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Cranberry Pistachio Biscotti

"A semi-traditional Italian biscotti recipe"

cranberry pistachio biscotti

T his cranberry pistachio biscotti isn't what you would consider a traditional Italian biscotti recipe - since it strays a bit from the *normal* biscotti ingredients ratios. (I'm just mentioning that since those food purists and advanced chefs will immidiately say this may not be traditional.)

It's kind of interesting to see how biscotti came about. It was initially made for those that travel before our days of refridgeration. And you can read about it on my history of biscotti page.

I will say these make a super presentation for gifts at Christmas, or coffee trays for meetings, or really "just because". Put them in little bags, tie it up with a fancy ribbon. Or use bright colored napkins to serve with coffee. Just the way these look makes them seem extra special.

In case you are playing food trivia this week - here's where this cranberry pistachio gets unique and strays a bit from a standard Italian biscotti recipe

  • olive oil
  • Authentic biscotti recipes call for no oil. Because biscotti was prepared with traveling in mind oil wasn't used much - if at all. The double baking procedure was done to dry the cookie out. And this adds the oil in which makes it tough to thourouhly dry out like they would do in the olden days. So no packing this for a month long trip, OK?

    Also for this cranberry pistachio biscotti recipe, we have cranked it up a level by adding a couple of the extra non-tradtional goodes:

  • cranberries
  • pistachios
  • There are few substitutions that can be made with this recipe.

    Enjoy! And remember, have a little sugar everyday!

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    Cranberry Pistachio Biscotti

    YIELD: About 16 CPB - (Cranberry Pistachio Biscotti)

    Ingredients

    * 1/4 cup light olive oil (Yup seriously - read FAQ's about olive oil first!)

    * 3/4 cup white sugar

    * 2 1/2 teaspoon almond extract

    * 2 eggs

    * 1 3/4 cups all-purpose flour

    * 1/4 teaspoon salt

    * 1 teaspoon baking powder

    * 1/2 cup dried cranberries

    * 1 1/2 cups pistachio nuts

    Cranberry Pistachio Biscotti Procedure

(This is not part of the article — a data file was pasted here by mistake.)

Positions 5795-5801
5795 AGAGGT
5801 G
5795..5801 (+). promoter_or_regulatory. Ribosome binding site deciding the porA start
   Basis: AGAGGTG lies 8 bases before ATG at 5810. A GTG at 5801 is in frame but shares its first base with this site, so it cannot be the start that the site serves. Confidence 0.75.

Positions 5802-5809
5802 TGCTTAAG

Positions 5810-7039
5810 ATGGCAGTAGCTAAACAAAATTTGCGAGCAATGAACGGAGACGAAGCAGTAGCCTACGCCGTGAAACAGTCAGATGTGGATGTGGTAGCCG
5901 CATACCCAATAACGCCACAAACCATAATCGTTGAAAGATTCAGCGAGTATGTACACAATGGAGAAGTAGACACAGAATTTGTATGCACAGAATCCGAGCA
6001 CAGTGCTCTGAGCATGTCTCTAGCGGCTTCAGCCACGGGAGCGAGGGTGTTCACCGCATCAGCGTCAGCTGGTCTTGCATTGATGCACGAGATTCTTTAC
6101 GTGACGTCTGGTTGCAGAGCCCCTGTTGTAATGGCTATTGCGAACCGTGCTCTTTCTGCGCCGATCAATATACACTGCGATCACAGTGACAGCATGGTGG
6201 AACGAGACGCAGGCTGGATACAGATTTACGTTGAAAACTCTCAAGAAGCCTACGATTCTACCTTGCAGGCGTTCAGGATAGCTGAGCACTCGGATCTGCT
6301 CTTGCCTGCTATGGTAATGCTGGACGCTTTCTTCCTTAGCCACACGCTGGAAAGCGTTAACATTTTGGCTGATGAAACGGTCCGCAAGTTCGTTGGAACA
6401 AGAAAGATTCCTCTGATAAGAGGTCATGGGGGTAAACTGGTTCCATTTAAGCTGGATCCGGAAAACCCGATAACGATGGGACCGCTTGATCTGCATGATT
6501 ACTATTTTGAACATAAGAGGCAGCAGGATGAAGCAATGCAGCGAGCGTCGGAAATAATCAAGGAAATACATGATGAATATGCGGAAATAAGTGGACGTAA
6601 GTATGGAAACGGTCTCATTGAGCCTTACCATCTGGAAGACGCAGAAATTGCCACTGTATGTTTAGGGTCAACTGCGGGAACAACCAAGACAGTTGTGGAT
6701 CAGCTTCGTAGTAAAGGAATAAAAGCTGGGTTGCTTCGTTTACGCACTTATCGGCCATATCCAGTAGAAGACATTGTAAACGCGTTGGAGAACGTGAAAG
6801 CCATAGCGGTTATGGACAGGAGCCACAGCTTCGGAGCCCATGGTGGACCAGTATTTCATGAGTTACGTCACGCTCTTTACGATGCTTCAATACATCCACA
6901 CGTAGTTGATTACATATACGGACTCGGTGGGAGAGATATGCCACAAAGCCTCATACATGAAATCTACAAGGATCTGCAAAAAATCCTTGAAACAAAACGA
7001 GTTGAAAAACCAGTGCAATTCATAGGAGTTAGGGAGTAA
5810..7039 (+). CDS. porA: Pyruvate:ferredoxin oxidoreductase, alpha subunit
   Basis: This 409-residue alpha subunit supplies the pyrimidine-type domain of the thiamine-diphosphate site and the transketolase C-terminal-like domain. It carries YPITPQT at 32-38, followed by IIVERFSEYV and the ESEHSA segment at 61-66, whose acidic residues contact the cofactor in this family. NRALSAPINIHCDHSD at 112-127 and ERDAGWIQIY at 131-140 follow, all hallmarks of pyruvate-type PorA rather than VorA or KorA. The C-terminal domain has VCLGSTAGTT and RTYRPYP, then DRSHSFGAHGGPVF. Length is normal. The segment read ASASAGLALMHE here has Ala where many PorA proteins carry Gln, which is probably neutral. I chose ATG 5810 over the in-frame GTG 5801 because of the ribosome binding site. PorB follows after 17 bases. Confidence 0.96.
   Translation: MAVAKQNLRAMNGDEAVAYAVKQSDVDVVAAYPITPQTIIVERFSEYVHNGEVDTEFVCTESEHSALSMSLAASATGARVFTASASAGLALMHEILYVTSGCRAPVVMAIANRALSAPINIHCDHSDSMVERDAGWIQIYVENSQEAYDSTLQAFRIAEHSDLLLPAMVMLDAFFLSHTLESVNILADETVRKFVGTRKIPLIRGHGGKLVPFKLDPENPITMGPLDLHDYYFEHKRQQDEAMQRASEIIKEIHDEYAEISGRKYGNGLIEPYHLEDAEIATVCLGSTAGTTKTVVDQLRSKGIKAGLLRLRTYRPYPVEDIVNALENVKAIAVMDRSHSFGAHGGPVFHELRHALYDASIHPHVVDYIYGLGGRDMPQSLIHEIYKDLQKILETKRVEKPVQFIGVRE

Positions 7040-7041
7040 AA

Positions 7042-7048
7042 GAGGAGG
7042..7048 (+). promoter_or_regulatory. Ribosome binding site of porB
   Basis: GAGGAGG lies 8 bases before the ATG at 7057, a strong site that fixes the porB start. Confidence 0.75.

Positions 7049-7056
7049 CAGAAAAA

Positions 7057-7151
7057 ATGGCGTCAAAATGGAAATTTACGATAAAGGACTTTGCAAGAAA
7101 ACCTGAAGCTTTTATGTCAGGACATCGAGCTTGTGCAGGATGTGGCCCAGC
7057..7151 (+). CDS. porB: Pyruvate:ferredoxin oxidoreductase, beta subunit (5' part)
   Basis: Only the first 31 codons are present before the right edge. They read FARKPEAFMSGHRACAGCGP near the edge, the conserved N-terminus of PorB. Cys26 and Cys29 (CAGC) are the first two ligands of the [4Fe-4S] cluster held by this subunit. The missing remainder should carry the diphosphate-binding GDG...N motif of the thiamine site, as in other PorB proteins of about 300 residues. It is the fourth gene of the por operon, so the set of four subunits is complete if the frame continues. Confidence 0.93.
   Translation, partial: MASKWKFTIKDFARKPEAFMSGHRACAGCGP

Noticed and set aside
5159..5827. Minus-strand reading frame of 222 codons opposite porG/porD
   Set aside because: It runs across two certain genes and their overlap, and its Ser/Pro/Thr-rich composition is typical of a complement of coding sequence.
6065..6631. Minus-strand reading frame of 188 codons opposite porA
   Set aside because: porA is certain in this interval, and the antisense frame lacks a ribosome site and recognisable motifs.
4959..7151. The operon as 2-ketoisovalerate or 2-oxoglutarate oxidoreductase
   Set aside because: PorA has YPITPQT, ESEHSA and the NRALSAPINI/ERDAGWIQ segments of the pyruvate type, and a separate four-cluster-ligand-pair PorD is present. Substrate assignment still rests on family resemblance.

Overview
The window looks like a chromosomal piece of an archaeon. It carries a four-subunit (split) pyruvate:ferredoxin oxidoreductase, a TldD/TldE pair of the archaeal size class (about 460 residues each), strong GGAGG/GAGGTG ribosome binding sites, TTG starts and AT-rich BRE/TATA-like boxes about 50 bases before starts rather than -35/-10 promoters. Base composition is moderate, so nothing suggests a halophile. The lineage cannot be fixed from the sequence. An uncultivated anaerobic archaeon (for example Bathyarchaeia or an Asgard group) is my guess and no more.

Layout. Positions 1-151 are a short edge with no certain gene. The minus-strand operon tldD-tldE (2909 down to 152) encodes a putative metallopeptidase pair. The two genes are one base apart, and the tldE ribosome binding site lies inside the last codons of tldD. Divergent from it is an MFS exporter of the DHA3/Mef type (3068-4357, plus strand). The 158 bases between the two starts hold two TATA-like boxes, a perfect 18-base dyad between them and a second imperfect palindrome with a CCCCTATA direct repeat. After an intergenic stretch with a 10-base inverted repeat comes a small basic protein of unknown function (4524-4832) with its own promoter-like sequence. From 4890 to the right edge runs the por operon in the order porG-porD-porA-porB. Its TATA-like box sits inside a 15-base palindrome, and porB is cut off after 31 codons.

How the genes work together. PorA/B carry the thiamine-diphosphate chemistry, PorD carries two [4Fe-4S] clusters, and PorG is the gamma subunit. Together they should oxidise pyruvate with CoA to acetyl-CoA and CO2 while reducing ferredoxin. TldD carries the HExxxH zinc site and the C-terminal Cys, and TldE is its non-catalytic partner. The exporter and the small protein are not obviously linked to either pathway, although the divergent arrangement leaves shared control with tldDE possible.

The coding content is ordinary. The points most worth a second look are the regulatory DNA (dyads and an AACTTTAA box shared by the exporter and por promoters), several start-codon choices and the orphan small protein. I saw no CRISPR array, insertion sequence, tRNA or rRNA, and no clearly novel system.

Preheat the oven to 300 degrees F.

    * Mix together oil and sugar until well blended.

    * Mix in the almond extract, next beat in the eggs.

    * In another bowl combine flour, salt, and baking powder - gradually stir this into egg mixture.

    * Mix in cranberries and nuts by hand.

    * Divide dough in half. Form two logs (12x2 inches - or whatever makes you happy).

    * Place logs on lightly greased cookie sheet.

    * Bake for 35 minutes in the preheated oven

    * Remove from oven, and set aside to cool for 10 minutes or until you can handle.

    * Reduce oven heat to 275 degrees F

    * TIP: I put a marble slab in the fridge and transfer the log to the slab to speed cooling.

    * After the logs have cooled, cut the logs on diagonal into 3/4 inch thick slices.

    * Lay the slices on their side - on cookie sheet.

    * Bake approximately 8 to 10 minutes, or until dry; cool.

    * Store in an airtight container.

    * Give yourself about hours for baking, prep and the double cooking times.

    Adapted from allrecipes

    Why is it taking a longer time to dry?

    Sometimes these cranberry pistachio biscotti take a longer time to dry for a couple of reasons

  • A thicker cut
  • The humidity

  • Every climate has a different humidity ratio. I live in a very humid climate and almost always have to bake longer for the second baking than what is mentioned. Flip side, in the winter generally the climate is drier and it may actually be what is listed. Bottom line - you can figure it out. Dry is dry. Don't over analyze. When the cookie is dried out, then take 'em outta the oven! No special college degree needed for this.


    Olive Oil? Really? Sounds gross

    It will be gross IF

  • ...you use a cheap olive oil
  • ...you use "refined olive oil"
  • ...you use "olive-pomace oil"
  • This is a whole subject within itself. BUT without getting scientific and going into labeling the IOOC guidelines and regulations (of which the USA in NOT a part of and 80% of my readers are USA) So, just say, you don't want your olive oil to have a distinct smell and flavor. Thus you are looking for a good quality.


    So how will you know?

    You want the label on the bottle to read:

  • Extra - virgin olive oil
  • Virgin olive oil
  • Some day I will devote an entire page to olive oil and processing, the flavors, and the refining, and how to know what is pure unadulterated crap olive oil (which we are saturated with here in the USA).

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